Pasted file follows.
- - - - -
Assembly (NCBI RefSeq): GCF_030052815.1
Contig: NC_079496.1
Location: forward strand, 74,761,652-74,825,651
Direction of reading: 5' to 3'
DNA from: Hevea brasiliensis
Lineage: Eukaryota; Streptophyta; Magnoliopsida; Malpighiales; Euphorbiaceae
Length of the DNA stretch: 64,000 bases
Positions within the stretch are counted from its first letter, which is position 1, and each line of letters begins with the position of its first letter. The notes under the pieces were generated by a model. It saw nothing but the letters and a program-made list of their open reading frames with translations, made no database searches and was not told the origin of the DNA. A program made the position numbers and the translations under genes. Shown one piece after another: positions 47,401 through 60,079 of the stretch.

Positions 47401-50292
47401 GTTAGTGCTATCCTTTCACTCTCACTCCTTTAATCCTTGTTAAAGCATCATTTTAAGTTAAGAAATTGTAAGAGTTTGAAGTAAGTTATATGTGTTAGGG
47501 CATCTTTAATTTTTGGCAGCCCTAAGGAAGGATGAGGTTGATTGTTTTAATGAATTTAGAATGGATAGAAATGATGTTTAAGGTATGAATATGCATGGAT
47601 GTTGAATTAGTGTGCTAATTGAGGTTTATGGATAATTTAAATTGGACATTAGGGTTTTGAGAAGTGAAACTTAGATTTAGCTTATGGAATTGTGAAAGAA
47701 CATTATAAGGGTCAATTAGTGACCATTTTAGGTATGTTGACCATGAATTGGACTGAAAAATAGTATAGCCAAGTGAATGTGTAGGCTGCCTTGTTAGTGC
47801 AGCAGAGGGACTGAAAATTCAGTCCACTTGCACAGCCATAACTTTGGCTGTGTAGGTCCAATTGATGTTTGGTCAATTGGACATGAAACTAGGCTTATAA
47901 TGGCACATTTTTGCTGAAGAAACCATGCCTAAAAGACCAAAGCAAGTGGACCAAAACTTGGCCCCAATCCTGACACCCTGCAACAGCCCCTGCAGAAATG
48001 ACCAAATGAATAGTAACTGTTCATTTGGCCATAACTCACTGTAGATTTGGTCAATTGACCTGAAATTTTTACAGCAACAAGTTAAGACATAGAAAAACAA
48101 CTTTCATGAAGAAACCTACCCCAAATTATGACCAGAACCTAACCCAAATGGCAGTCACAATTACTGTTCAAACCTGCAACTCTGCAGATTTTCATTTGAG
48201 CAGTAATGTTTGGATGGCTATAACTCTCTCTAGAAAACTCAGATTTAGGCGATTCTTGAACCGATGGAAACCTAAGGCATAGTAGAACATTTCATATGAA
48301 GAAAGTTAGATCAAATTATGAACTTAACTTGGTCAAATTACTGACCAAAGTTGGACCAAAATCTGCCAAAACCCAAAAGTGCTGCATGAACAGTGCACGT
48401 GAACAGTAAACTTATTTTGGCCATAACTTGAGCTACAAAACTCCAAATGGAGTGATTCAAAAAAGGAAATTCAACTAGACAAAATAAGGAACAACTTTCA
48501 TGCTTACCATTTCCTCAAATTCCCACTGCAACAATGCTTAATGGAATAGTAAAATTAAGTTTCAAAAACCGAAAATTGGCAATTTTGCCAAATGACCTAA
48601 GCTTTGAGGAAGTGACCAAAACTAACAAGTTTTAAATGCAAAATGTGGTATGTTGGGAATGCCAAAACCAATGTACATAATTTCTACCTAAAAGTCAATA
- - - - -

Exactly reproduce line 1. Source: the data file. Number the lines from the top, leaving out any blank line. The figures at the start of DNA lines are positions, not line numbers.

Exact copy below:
Assembly (NCBI RefSeq): GCF_030052815.1